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Guillaume Nicloux

The man is a multi-hyphenate, acting and writing novels in addition to directing. His most recent film, The Kidnapping of Michel Houellebecq, may be the entry point for anyone at Tribeca last year, where Nicloux picked up the Best Screenplay award. Valley of Love, his Cannes entry, features Gérard Depardieu and Isabelle Huppert on a sort of spirit-quest in Death Valley. It opens in France in June this year, so it may not be a Palme d’Or, but it sounds intriguing just the same.

valley of love

Denis Villeneuve

As MCN’s resident Canadian, allow me to represent for a second: Denis Villeneuve, at some point, will be the True North’s first Palme d’Or winner. It may not be this year—technically, 2015’s Sicario is an American production—but of late, Villeneuve has easily topped Canada’s list of name-brand directors, one or two of which seem to be losing steam rather than gaining it. Villeneuve is working at a rate that surely can’t be feasible (when does anyone release such disparate quality titles like Enemy and Prisoners both in the same year?) but hats off to this remarkable Québécois auteur. Sicario is hot, hot, hot: Roger Deakins behind the camera, Emily Blunt in the lead, and Benicio del Toro, Josh Brolin, and Jon Bernthal supporting her in this drug lord thriller. There is a reason he was granted the shot to direct the undirectable: a sequel to Blade Runner.

sicario

Yorgos Lanthimos

I’m surprised by how many people have seen Dogtooth. Maybe it was the Oscar run in 2010; maybe it’s because of just how uniquely weird it is. Word gets out, I guess. I don’t know. But like Michel Franco, Lanthimos is an Un Certain Regard winner, and The Lobster—his English-language debut—is definitely a heavy-hitter this year. It’s a sci-fi-rom-dram (?) where being romantically alone is “a matter of life and death,” which sounds appropriately crazy. With Colin Farrell, Rachel Weisz, and a handful of other names, there could be a potential third Palme d’Or for Greece in the wings. Otherwise, I’m just excited for something new and quirky.

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Follow Jake Howell on Twitter: @Jake_Howell

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“I’ve been pleasantly surprised by how many recappers, while clearly over their heads, are baseline sympathetic to finding themselves routinely unmoored, even if that means repeating over and over that this is closer to “avant-garde art” than  normal TV to meet the word count. My feed was busy connecting the dots to Peter Tscherkassky (gas station), Tony Conrad (the giant staring at feedback of what we’ve just seen), Pat O’Neill (bombs away) et al., and this is all apposite — visual and conceptual thinking along possibly inadvertent parallel lines. If recappers can’t find those exact reference points to latch onto, that speaks less to willful ignorance than to how unfortunately severed experimental film is from nearly all mainstream discussions of film because it’s generally hard to see outside of privileged contexts (fests, academia, the secret knowledge of a self-preserving circle working with a very finite set of resources and publicity access to the larger world); resources/capital/access/etc. So I won’t assign demerits for willful incuriosity, even if some recappers are reduced, in some unpleasantly condescending/bluffing cases, to dismissing this as a “student film” — because presumably experimentation is something the seasoned artist gets out of their system in maturity, following the George Lucas Model of graduating from Bruce Conner visuals to Lawrence Kasdan’s screenwriting.”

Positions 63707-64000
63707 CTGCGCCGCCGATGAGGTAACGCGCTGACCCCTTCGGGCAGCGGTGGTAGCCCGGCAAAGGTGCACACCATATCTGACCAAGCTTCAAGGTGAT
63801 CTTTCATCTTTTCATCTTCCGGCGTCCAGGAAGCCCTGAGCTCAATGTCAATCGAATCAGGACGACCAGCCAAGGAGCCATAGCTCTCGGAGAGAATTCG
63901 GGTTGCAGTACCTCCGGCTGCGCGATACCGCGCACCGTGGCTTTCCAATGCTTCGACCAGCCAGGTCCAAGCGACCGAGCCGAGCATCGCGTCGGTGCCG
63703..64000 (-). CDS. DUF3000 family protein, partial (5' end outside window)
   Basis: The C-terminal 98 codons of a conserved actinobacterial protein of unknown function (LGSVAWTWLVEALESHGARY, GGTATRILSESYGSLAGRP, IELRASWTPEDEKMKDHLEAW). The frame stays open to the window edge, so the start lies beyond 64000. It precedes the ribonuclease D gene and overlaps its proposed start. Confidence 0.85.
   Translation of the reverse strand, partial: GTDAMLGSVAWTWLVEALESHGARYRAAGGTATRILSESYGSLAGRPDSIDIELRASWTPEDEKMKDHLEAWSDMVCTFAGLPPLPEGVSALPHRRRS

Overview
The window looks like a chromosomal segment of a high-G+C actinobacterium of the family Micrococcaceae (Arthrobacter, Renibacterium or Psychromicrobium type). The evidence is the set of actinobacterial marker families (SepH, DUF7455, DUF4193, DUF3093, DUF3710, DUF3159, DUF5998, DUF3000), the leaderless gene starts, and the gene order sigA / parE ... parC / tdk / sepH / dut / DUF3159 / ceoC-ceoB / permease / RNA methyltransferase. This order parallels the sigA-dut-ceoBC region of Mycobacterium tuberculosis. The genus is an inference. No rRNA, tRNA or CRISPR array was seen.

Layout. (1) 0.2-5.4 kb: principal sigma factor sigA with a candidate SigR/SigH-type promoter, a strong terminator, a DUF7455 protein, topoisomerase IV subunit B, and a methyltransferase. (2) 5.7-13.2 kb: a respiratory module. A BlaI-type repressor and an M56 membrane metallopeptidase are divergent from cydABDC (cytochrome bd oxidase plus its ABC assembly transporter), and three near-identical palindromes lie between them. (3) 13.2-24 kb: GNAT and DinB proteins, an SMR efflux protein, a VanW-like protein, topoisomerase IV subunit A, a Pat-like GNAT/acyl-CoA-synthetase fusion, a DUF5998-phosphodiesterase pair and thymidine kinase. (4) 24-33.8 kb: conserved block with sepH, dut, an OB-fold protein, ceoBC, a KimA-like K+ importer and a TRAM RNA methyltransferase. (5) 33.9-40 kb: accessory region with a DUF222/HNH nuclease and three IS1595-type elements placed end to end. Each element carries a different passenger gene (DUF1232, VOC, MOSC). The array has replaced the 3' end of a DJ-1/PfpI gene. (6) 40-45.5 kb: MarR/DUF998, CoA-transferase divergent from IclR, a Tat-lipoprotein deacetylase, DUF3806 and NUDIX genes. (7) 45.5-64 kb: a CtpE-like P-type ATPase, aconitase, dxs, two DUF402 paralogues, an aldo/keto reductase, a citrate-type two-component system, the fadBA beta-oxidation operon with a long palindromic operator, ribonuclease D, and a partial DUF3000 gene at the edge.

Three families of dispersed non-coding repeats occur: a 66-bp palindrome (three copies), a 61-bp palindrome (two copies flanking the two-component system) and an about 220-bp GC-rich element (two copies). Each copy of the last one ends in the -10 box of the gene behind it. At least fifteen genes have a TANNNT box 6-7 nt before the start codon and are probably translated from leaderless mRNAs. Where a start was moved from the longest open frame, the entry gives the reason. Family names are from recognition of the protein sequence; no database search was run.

~ Vadim Rizov Goes For It, A Bit

“On the first ‘Twin Peaks,’ doing TV was like going from a mansion to a hut. But the arthouses are gone now, so cable television is a godsend — they’re the new art houses. You’ve got tons of freedom to do the work you want to do on TV, but there is a restriction in terms of picture and sound. The range of television is restricted. It’s hard for the power and the glory to come through. In other words, you can have things in a theater much louder and also much quieter. With TV, the quieter things have to be louder and the louder things have to be quieter, so you have less dynamics. The picture quality — it’s fine if you have a giant television with a good speaker system, but a lot of people will watch this on their laptops or whatever, so the picture and the sound are going to suffer big time. Optimally, people should be watching TV in a dark room with no disturbances and with as big and good a picture as possible and with as great sound as possible.”
~ David Lynch